ADEQUATE MEETING NOTICE
Article VII, Section 1, states that “whenever members are required or permitted to take any action at a meeting, a written notice of the meeting shall be given not less than 10 days nor more than 90 days before the date of the meeting to each member who, on the recorded date for the notice of the meeting, is entitled to vote at such meeting.” Such notice is a stipulation of California Corporations Code.
To meet this requirement, presidents may use a variety of ways to publish each meeting agenda listing the general nature of business to be conducted ten (10) days before association meetings. The quorum for a meeting is established in the bylaws with the caution that “if this bylaw provision authorizes a quorum of less than one-third of the voting power, then only those matters the general nature of which was contained in the notice of the meeting may be voted upon at such meeting.” This, too, is California Corporations Code.
Since virtually all PTAs state a quorum of less than one-third of the voting power, all PTAs are bound by this additional requirement. Items of business which were not in the notice may NOT be acted upon at that particular meeting, but may be discussed and placed on the agenda for action at the next meeting.
Executive board meeting notices and agenda must also be provided to the executive board members ten (10) days prior to executive board meetings.
For the annual meeting, when elections are held, or for meetings at which bylaws amendments are to be adopted, a minimum 30 days’ meeting notice is required. The slate of nominees must be presented in writing to the association’s members 28 days in advance of the annual meeting.
While the agenda does not need to be detailed, it does need to provide information to members about the business to be considered. “Written notice” may include, but is not limited to, publishing the information in the PTA newsletter, providing it at the bottom of current meeting agenda (when the next meeting is 90 days or fewer), posting it at school, posting it on the PTA Web site, or sending it via e-mail.
Adequate care must be taken that the information is accessible to all members; therefore, consideration must be given as to whether members have computers and access to e-mail or the Internet on a daily basis. The methods used must provide reasonable assurance that all voting members have received the notice.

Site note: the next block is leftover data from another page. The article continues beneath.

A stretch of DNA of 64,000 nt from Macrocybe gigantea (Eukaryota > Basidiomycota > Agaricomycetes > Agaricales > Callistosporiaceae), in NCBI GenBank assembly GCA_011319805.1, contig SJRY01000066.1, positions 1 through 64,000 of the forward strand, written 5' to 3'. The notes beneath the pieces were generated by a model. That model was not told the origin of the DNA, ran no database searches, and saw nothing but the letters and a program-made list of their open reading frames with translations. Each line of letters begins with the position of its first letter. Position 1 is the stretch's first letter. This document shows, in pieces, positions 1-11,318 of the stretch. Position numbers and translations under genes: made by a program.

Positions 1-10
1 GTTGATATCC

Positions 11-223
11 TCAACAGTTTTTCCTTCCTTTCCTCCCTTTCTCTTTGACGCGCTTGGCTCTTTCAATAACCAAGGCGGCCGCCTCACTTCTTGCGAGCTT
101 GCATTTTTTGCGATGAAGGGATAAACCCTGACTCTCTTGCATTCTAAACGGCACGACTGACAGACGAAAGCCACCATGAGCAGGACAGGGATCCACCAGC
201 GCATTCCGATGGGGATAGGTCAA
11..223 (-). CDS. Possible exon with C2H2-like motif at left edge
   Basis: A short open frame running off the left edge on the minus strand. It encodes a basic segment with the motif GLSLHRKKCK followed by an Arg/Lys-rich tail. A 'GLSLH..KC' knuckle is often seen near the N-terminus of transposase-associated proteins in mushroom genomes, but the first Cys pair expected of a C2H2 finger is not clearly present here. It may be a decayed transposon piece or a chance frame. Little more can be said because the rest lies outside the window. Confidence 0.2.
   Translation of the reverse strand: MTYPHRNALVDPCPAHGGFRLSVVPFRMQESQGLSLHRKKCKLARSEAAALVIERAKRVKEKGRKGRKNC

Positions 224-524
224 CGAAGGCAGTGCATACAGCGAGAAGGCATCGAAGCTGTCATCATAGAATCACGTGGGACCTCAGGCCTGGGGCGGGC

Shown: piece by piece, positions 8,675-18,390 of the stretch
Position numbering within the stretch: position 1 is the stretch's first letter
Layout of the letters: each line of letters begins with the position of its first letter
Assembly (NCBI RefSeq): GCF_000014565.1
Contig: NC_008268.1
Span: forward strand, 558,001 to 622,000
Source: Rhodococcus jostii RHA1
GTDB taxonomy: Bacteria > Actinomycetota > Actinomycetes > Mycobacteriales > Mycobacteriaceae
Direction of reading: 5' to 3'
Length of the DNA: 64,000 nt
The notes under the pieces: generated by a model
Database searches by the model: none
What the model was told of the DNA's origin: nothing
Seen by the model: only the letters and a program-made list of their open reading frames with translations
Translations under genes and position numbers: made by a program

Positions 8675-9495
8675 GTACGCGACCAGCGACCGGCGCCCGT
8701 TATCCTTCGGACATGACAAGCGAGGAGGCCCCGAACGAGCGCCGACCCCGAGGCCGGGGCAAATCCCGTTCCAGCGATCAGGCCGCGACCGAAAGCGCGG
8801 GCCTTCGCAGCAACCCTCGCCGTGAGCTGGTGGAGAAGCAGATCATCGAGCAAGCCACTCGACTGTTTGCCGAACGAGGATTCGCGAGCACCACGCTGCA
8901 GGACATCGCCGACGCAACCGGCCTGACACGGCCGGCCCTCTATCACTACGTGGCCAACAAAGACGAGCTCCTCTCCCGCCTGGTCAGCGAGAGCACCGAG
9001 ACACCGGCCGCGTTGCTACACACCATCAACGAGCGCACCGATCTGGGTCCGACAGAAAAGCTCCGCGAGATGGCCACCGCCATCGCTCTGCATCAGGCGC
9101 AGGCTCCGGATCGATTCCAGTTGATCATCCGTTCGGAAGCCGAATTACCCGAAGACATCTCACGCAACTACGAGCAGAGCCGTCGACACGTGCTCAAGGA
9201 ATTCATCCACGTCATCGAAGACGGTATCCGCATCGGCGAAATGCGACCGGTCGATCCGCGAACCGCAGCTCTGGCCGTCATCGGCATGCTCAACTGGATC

Frequently members of organizations are absent. The business of the organization must be accomplished. The business should not be bound by an “unrepresentively small number of individuals who might attend a meeting.” To prevent this underrepresentation, a quorum – minimum number of members who must attend – is required for a meeting to conduct business.
When no quorum is present the body can do only limited business: hear reports, and set the meeting date and location for the next meeting. A substantive action taken without a quorum is invalid.
A body loses its right to conduct business, if during the meeting, members leave and the remainder no longer satisfies the quorum.
The chair should confirm whether the quorum has been met at the beginning of the meeting.
Unit bylaws describe the quorum required for association meetings and executive board meetings.
Unless otherwise stated in the bylaws or standing rules, the quorum for a committee is a simple majority of the members sitting on a committee or one half plus one (Toolkit, Committee Development and Guidelines). See Bylaws for Local PTA/PTSA Units, Article IX, Section I.
The quorum for an association meeting is established in the bylaws with the caution that “if this bylaw provision authorizes a quorum of less than one-third of the voting power, then only those matters the general nature of which was contained in the notice of the meeting may be voted upon at such meeting.” This, too, is California Corporations Code.
Since virtually all PTAs state a quorum of less than one-third of the voting power, all PTAs are bound by this additional requirement. Items of business which were not in the notice may NOT be acted upon at that particular meeting, but may be discussed and placed on the agenda for action at the next meeting. Standing Rules **3, and 4 provide further information.
Quorums are not to be confused with the vote required to adopt a motion.
A member must be enrolled for 30 days in order to be eligible to vote. California State PTA membership year is from July 1 to June 30 of each year, with an annual grace period to rejoin until October 31.
Voting may be conducted by voice vote, standing vote, roll call vote, and ballot vote. Refer to Roberts Rules of Order, Newly Revised, or Roberts Rules of Order In Brief.
Unless specified otherwise in the bylaws, the outcome of a vote is determined by the majority (more than one half excluding blanks and abstentions) of those present, eligible to vote and voting. Exceptions, which require two-thirds (2/3) are bylaws amendments, motions to amend something previously adopted, including revised budgets and programs, etc.
No member may be forced to vote. A member who wishes not to vote may remain silent during a voice vote or roll call vote, or may submit a blank ballot during a ballot vote. The vote is not counted.
PTA elections, when there are two or more candidates, require a majority vote by ballot to determine the officer. This means one candidate must receive more than one half of the votes cast. The ballot must be repeated until one candidate receives a majority vote or one candidate withdraws. The outcome of the ballot vote is recorded in the minutes.
The secretary (and/or treasurer) maintains each year’s official membership list. The list is updated for each association meeting. If a current membership list is not available at the association meeting, then all present are eligible to vote.